“Microplastics increase the marine production of particulate forms of organic matter”

click on the title to read the paper! 

the mesocosms of the MESO-Plastic experiment in Crete, 2017

Here’s the abstract: 

“Microplastics are a major environmental challenge, being ubiquitous and persistent as to represent a new component in all marine environments. As any biogenic particle, microplastics provide surfaces for microbial growth and biofilm production, which largely consist of carbohydrates and proteins. Biofilms influence microbial activity and modify particle buoyancy, and therefore control the fate of microplastics at sea. In a simulated “plastic ocean”, three mesocosms containing oligotrophic seawater were amended with polystyrene microbeads and compared to three control mesocosms. The evolution of organic matter, microbial communities and nutrient concentrations was monitored over 12 days. The results indicated that microplastics increased the production of organic carbon and its aggregation into gel particulates. The observed increase of gel-like organics has implications on the marine biological pump as well as the transport of microplastics in the ocean.”


As the Version of Record of this article is going to be/has been published on a gold open access basis under a CC BY 3.0 licence, this Accepted Manuscript is available for reuse under a CC BY 3.0 licence immediately.

Editorial: Impacts of Marine Litter

Frontiers in Marine Science – article published, introducing the Research Topic “Impacts of Marine Litter” 

Picture by Adam Porter – “What a Fine Mess We Have Made”, winner of the 3rd place EPHEMARE photo contest IMPACT 2017 

“Marine litter is an urgent environmental threat comprising primarily plastic debris. Yet, the global production of plastic is expected to double over the next decades, with envisaged severe impacts across ecosystems and societies. This editorial introduces to the Research Topic “Impacts of Marine Litter”, aiming at a better understanding of marine litter impacts from the ecological, ecotoxicological, economic, and social point of view. This Research Topic also aims at proposing new strategies for the prevention, mitigation and monitoring of marine litter. With its 13 published papers, the Research Topic provides new information on the environmental distribution (including sources and sinks) of marine litter across the globe, as well as on the impacts of plastics’ associated contaminants to marine micro and macro fauna. It also highlights constraints and priorities for conducting exposure experiments of marine wildlife to plastics, discusses regulation and policy measures for land waste management and litter disposal at sea, and identifies remaining knowledge gaps which should be the focus of future interdisciplinary research and policy interventions.”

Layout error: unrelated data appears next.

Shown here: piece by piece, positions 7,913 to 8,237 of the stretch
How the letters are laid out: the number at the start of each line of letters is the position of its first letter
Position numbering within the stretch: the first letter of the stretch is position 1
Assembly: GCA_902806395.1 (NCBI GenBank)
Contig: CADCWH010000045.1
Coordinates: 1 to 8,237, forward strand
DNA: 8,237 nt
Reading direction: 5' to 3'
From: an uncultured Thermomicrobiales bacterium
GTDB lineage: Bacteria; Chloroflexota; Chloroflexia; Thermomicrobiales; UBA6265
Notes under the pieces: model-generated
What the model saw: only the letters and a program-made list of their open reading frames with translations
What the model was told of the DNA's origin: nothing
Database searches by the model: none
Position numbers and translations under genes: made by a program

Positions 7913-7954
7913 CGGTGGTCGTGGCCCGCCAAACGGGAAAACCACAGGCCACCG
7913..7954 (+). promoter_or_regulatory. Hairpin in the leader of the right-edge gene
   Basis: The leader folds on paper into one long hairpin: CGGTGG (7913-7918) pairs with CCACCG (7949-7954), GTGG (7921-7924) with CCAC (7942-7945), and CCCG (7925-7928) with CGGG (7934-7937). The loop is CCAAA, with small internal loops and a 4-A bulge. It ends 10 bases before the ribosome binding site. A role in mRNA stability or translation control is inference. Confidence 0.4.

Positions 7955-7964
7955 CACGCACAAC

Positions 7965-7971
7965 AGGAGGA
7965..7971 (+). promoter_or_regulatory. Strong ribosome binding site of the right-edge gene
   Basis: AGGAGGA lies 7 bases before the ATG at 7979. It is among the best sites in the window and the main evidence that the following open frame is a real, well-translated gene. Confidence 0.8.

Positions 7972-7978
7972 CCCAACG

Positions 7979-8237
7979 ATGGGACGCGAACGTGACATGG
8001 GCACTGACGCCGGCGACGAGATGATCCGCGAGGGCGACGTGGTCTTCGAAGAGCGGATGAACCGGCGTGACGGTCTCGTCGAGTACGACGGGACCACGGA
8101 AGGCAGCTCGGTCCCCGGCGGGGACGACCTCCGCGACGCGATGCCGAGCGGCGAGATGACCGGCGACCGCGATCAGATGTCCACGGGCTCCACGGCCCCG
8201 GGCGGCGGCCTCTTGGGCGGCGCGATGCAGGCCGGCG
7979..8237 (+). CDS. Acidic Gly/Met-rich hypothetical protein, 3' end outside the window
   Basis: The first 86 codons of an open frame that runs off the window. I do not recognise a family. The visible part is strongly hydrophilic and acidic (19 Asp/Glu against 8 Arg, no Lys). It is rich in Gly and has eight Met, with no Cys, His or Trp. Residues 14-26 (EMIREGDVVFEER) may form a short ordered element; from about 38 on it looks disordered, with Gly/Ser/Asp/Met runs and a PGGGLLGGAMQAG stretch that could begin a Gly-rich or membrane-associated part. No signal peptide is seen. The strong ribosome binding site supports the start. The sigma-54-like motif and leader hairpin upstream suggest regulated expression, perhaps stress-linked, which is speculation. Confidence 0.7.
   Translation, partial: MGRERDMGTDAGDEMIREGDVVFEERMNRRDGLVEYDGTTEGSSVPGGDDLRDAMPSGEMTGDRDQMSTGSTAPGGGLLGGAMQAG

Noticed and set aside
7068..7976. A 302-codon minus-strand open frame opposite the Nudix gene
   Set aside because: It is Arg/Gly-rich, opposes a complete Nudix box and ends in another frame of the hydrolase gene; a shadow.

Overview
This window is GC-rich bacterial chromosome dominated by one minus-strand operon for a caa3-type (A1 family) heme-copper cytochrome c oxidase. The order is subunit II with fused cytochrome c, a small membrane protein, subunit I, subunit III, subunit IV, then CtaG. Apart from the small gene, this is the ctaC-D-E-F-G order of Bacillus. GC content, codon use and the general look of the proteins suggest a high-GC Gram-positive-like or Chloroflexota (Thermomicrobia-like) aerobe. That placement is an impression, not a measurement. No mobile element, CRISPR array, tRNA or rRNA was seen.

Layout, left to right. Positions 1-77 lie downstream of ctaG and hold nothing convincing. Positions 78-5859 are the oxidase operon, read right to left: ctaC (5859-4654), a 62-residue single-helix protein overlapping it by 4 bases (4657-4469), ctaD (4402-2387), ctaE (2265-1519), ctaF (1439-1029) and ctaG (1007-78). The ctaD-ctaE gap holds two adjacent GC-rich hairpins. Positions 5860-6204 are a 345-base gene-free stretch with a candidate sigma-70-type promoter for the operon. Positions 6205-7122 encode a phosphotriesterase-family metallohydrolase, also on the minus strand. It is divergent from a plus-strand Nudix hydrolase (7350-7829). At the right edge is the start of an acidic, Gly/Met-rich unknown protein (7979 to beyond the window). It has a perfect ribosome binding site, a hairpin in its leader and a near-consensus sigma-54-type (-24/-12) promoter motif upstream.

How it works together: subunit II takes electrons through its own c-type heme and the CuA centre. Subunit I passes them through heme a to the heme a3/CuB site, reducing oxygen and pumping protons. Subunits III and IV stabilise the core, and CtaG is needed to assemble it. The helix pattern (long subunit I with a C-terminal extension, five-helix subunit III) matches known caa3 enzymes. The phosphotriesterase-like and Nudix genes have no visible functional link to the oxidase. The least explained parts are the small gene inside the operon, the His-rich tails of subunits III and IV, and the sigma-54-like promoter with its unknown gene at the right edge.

Read the full Editorial here.

Read the 13 published papers of the Research Topic “Impacts of Marine Litter” here.

Creative Commons License
This work is licensed under a Creative Commons Attribution 4.0 International License.

From the EGU General Assembly in Vienna, 2019…

Happy to share with you! Last week we were at EGU General Assembly 2019 to present POSEIDOMM results. We had a poster in the session “Plastic in the environment: observing and explaining where it comes from and where it goes” 

on display on Monday, 8th of April. Our poster presentation was titled:

“Microplastics Influence Carbon Dynamics of Marine Surface Waters”

and you can find the abstract here.

A highlight of the General Assembly was undoubtedly the Science and Society Dialogue of Geoscientists with Ilaria Capua and Mario Monti, focusing on Science and Politics.

“The dialogue between scientists, institutions, policymakers and the general public is widely recognised as an essential step towards a fair and sustainable society. Nowadays, more than ever in human history, international cooperation is an essential requirement for protecting the planet, advancing science and ensuring an equitable development of the global economy.”

You can stream the full talks by clicking on the image here below.